Silvio Wolf

From Wikipedia, the free encyclopedia
Jump to navigation Jump to search
Silvio Wolf
Silvio Wolf 2017 square.jpg
Silvio Wolf at PAC, Milan, 2011
Born1952 (age 66–67)
Milan, Italy
NationalityItalian
EducationLondon College of Printing, London, England
Known forPhotography, installation art

Silvio Wolf (born 1952, in Milan) is an Italian artist living in Milan and New York.[1] He teaches photography at the European Institute of Design in Milan and is a visiting professor at the School of Visual Arts in New York.[1]

Education[edit]

Wolf studied Philosophy and Psychology in Italy and Photography and Visual Arts at the London College of Printing, where he received the Higher Diploma in Advanced Photography.[2]

Career[edit]

Early Work[edit]

"Silvio Wolf is one of those rare European artists of the latest generation, who have based their creative work entirely on experimentation involving the technical nucleus of the resources of photography. They bring out a new world of images that are structurally dense and at the same time distant if not ungraspable. In his work, Wolf constantly approaches the point where photography is no longer the creation of a mirror image of reality, the capturing of an image in the speed of an instant, but the close up exploration of how images themselves form and appear."[3]

- Vittorio Fagone

From 1977-1987 Wolf explored and studied the laws, language, and two-dimensional nature of the image.[4] During this time Wolf met the conceptual artist Franco Vaccari, whose impact on Wolf’s work can be traced back to the idea of merging the analytical elements of his imagery with phenomenological factors.[5] In the early 1980's Wolf traveled to the Middle East, where he encountered the Islamic vision of space, in which images are in which images are transposed in codes and geometries, containing the concepts of the infinite and the void. These aspects resonated with Wolf, leading him to develop through the series Architectures (1981-2008)[6] those concepts that would become the visual and symbolic cornerstones of his entire research: the ideas of “absence,” “elsewhere, and the “threshold."[7] One of his earliest and most seminal works, The Two Doors (1980), shows a Moorish-style door that opens to another door, forming a dark and unreadable zone between them. According to Giorgio Verzotti, this small area is actually “the darkness that allows the perception of light and thus vision and the visual.”[7]

Light, Time, and the Threshold[edit]

Though Wolf has developed his practice through a plurality of languages, “light,” “time” and “the threshold” are fundamental themes in his artistic inquiries[8]. Icons of Light (1993-2007) are the result of a simultaneous process of generation and destruction: the very light that generates the photographic image destroys the painted one. Of the original paintings, only the perspective frame and the painted surface remain visible, while the light employed in the capture process materializes as the actual subject of representation.[9] The Icons are spatial bodies on which perception constantly wavers between two-dimensional surfaces and three-dimensional forms, between here and elsewhere.[7] Light Wave is a site-specific installation presented at the 53rd Venice Biennale in 2009.[10] By capturing long exposures of the light radiated by a film projector without the use of a tripod, the bodily vibrations of Wolf’s breathing and hand, as well as the numerous film frames, were absorbed into a single image. In establishing an intimate relationship between time and light, Wolf questions the notion of time. In this sense, time becomes the critical element that not only gives identity to the image but also the chance to densely materialize it.[11] For Wolf, in photography, the term abstraction indicates "the abstraction from the river of time”.[7] In his series Horizons (2006-2014) each Horizon is defined as a “scripture of light” self-generated by the camera when light reaches the film while loading the camera. Photochemically inscribed where the black of lightlessness breaks into bands and fields of reds, oranges, yellows, and white- which contains all possible color, where exposed, the result is the visible form of a coincidence among time exposure, light radiation, environment conditions and chance.[10] Stripped of all external subject matter, the actual object of these photographs is the language of photography itself, not signifying the given but the possible, the embrace of all possible images.[12]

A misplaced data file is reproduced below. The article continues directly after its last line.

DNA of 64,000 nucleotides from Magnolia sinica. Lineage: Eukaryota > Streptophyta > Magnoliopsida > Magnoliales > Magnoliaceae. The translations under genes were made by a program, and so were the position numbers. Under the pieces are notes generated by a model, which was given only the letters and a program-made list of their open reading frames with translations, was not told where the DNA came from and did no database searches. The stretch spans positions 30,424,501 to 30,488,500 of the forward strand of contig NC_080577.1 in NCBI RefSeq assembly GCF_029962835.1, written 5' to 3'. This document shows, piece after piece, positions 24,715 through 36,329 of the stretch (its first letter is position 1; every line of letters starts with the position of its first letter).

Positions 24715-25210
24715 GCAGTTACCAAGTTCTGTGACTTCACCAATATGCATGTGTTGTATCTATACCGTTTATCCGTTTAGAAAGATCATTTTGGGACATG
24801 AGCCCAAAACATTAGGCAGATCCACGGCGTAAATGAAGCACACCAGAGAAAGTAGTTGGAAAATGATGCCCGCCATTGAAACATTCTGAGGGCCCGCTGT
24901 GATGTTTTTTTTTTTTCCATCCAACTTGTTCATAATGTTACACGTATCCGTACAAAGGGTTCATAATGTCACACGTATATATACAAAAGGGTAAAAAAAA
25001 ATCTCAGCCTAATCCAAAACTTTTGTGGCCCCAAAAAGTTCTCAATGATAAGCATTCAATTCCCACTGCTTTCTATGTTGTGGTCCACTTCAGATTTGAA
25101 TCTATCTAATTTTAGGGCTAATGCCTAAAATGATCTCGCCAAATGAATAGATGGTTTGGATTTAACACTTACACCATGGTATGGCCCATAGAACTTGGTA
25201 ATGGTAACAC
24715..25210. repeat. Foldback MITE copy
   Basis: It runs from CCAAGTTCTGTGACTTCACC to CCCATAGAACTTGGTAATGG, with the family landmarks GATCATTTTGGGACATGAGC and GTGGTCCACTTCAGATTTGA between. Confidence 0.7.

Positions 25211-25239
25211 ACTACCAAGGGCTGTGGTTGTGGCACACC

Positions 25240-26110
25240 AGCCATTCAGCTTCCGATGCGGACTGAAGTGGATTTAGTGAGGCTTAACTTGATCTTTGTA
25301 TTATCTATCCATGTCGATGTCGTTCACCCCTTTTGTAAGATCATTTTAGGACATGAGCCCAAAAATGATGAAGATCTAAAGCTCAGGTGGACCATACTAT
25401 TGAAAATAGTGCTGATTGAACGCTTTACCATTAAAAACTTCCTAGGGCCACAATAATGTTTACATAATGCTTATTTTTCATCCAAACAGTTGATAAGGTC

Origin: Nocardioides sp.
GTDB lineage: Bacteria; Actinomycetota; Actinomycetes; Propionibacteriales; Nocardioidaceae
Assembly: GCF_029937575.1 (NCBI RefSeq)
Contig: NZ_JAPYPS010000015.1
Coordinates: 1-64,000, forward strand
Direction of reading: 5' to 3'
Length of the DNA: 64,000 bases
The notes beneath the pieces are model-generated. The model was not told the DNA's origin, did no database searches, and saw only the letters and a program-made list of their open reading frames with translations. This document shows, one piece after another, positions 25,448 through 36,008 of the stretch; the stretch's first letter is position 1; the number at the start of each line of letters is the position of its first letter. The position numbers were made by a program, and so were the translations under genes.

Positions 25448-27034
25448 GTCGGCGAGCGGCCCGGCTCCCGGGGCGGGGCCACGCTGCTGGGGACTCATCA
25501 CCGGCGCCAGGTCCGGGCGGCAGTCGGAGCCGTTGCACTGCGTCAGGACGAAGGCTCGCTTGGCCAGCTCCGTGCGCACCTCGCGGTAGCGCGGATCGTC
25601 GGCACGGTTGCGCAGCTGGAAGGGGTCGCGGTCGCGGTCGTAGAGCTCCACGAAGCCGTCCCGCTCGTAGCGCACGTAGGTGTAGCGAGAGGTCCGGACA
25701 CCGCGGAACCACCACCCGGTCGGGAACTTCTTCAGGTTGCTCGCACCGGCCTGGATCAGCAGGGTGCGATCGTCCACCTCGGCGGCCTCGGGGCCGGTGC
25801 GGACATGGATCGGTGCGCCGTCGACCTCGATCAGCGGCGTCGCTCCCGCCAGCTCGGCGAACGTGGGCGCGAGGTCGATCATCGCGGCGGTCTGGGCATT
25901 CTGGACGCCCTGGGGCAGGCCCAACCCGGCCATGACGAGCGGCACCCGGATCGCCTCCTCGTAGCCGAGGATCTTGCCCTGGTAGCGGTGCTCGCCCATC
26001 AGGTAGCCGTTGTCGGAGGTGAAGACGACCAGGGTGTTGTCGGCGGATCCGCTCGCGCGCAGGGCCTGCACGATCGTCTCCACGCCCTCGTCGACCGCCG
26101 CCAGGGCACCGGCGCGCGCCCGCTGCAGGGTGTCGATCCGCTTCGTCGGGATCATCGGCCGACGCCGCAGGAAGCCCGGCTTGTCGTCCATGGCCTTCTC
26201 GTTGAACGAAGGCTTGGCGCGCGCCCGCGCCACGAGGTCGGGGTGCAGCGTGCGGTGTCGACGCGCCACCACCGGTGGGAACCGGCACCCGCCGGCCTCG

Mirrors[edit]

In his most recent works, the back-lit black mirrors of Meditations (2009-2016), and ink-jet prints on highly reflective mirrored surfaces of Mirror Thresholds (2006-2014)[13] and Shivah (2014),[14] Wolf focuses on the experiential realm: shifting attention and displacing meaning away from the image and towards the he-she who sees.[15] These mirrored works are produced by the absence of information, or in some cases by its excess, where the surface is devoid of an image it generates light and reflection, simultaneously representing what lies inside and outside the work. The viewer is standing on the threshold, in the mirror surface that shows us, the viewer, reflected elsewhere in another virtual, but extremely real space.[16] Jacqueline Ceresoli has written, “Wolf’s inscriptions of light materialize the perceptive experience and go beyond the contemplative aspect to generate emotional and cognitive sensations together, because everything happens the moment one looks at them. Through photographs, that are conceptual objects, the possible relations not of things, but of the signifier and the signified as Saussure would define them, are investigated.”[17]